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Monday, 20 April 2015

Waiting for the Sunken Ship to Explode

   In literature the only thing better than finding a new word in the dictionary is hearing about an intriguing writer a description of makes you desperate to read. How Uwe Johnson (1934-84), one of the most significant post-war European novelists, "the Poet of Divided Germany", ended up in the terminally uninspiring backwater of Sheerness on the Isle of Sheppey in suburban Kent, is fascinatingly explored in the Radio 3 programme 'A Secret Life'.
   After defecting from Communist East Germany and living for much of the 60's in New York (during which time he worked on his magnum opus Die Jahrestage (Anniversaries), as yet untranslated into English), no-one is quite sure what drew Johnson to Sheerness, where he moved with his wife and daughter in 1974 and remained until his premature, perhaps drink-related death a decade later. The programme's oblique examination of his markedly unremarkable existence there (he was known as Charles to his neighbours and spent evenings in the local pub transcribing banal conversations) reminded me both of JG Ballard in his own bourgeois disturbia of Shepperton and Johnson's fellow German "emigrant" WG Sebald, who spent the last 30 years of his life in rural Norfolk. As well as being adherents of Flaubert's dictum "Be regular and orderly in your life like a bourgeois, so that you may be violent and original in your work", the three writers share an intense preoccupation with the dark depredations underlying apparently seemly urban existences, the "cracks in culture" Andre Gide spoke of wanting to probe.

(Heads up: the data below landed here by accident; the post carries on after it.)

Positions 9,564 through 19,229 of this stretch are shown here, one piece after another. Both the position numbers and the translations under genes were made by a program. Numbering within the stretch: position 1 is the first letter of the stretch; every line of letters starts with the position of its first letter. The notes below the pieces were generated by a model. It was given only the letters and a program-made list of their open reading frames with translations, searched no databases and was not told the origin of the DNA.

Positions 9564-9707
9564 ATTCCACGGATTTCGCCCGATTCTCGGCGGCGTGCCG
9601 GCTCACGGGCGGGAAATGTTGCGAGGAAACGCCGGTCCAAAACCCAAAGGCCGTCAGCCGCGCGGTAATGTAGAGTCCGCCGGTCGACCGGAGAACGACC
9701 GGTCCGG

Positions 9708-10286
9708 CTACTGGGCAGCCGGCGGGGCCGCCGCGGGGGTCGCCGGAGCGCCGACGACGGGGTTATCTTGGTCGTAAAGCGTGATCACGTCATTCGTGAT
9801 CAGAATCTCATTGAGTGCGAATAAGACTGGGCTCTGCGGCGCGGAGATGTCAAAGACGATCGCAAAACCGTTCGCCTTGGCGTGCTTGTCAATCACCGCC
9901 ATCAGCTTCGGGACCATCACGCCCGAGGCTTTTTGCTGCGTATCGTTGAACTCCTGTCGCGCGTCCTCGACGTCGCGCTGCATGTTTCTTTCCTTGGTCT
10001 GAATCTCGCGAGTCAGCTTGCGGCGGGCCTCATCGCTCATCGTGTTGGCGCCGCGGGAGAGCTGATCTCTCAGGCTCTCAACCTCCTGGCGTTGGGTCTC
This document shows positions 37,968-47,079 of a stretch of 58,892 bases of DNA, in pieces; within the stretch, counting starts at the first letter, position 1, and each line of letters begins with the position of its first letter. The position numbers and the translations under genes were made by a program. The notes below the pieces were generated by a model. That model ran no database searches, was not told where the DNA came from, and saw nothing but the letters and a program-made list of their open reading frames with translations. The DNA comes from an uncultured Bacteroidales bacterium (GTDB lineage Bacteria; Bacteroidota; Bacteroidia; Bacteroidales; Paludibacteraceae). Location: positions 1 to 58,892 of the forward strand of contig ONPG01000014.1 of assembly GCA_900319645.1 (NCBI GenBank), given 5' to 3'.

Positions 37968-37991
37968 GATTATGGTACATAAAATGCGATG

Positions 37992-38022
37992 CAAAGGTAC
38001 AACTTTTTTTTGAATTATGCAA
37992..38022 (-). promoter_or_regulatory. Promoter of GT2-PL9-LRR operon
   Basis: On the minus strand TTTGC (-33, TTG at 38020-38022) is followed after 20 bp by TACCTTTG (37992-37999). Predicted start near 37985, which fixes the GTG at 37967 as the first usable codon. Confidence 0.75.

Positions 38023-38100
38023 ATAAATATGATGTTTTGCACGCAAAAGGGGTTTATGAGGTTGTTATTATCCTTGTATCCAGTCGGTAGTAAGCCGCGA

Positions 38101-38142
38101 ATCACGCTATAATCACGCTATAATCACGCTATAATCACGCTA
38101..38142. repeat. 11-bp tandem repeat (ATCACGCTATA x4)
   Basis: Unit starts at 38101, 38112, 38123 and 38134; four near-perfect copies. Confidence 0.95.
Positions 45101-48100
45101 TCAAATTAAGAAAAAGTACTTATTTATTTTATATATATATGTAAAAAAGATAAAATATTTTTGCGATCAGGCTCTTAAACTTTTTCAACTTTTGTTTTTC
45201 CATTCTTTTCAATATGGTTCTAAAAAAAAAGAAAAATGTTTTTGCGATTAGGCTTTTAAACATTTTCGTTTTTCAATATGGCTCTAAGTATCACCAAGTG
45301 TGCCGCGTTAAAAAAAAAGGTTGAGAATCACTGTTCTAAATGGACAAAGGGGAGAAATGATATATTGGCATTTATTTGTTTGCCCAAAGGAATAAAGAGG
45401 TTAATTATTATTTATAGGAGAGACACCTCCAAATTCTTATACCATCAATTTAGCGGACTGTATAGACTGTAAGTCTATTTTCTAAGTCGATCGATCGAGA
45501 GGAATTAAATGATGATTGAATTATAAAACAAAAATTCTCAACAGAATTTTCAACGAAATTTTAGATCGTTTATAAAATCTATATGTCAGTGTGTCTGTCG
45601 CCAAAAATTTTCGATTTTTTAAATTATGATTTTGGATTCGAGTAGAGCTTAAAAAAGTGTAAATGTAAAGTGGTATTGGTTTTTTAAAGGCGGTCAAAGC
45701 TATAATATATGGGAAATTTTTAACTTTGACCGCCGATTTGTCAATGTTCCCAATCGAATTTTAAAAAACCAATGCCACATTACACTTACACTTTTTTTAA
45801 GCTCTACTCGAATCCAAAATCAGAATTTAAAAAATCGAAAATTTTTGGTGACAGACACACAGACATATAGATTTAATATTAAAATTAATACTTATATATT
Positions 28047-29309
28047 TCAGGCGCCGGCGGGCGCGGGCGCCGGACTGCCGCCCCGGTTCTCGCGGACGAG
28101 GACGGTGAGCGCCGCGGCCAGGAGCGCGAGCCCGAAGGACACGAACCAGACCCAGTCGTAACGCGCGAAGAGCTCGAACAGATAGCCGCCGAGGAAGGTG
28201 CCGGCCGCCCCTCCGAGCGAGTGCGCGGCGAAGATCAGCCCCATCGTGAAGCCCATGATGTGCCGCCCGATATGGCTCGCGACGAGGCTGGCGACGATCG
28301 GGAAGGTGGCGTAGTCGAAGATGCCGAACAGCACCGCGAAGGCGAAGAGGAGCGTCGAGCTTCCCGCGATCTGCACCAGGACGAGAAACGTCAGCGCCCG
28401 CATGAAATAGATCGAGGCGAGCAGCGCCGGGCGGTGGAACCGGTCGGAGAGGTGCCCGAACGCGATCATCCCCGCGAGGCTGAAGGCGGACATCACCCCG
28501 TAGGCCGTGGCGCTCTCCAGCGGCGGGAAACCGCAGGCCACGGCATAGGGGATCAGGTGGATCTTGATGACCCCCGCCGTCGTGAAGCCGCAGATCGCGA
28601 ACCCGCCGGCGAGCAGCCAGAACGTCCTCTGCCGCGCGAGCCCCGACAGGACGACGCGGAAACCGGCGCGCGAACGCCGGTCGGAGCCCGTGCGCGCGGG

However, no novels or other books emanated from Uwe Johnson's residence in Sheerness. It seems he was "blocked" - semantically ironic, if we consider that it was the "Eastern bloc" he had veered away from. One of the few texts he completed was an essay on the SS Richard Montgomery, which had run aground and sank a mile off the coast of Sheerness with 3,172 tonnes of explosives on board.The essay seems indicative of Johnson's strange, imploded character in how he appears to relish this source of imminent danger and disruption submerged within the tedium of his internal exile. It describes how, due to the inherent danger and projected expense, the ship and its cargo had never been salvaged; and how, if the wreck were to explode, it would be one of the largest non-nuclear explosions of all time, perhaps sending a tidal wave up the Thames which would cause widespread damage and perhaps engulf large areas of London.

Monday, 13 April 2015

Sea and Sardinia

Ancient city of Tharros, Sinis peninsula
   "Comes over one an absolute necessity to move". In London we live so much in the virtual clouds our heads now resemble and by the abstracts societal pressures reify within our minds: clock-time, monetary status, group-approval. Until we travel we tend to forget we're primarily a body of which the brain is only one small component. We forget to look, feel and experience the world through sensory channels; that verbal explanations of phenomena are not always necessary. Through receptivity to otherness you can grasp experiences in a way that isn't either intellectual or culturally-circumscribed. Equally, there is always new learning to be acquired just by relinquishing the concept that living in a big sophisticated city gives us a privileged access to knowledge and understanding ie. the worldliness or knowingness - mediated through equivocating layers of irony - of the sceptical urbanite.
Torre di Castari, on the Costa Verde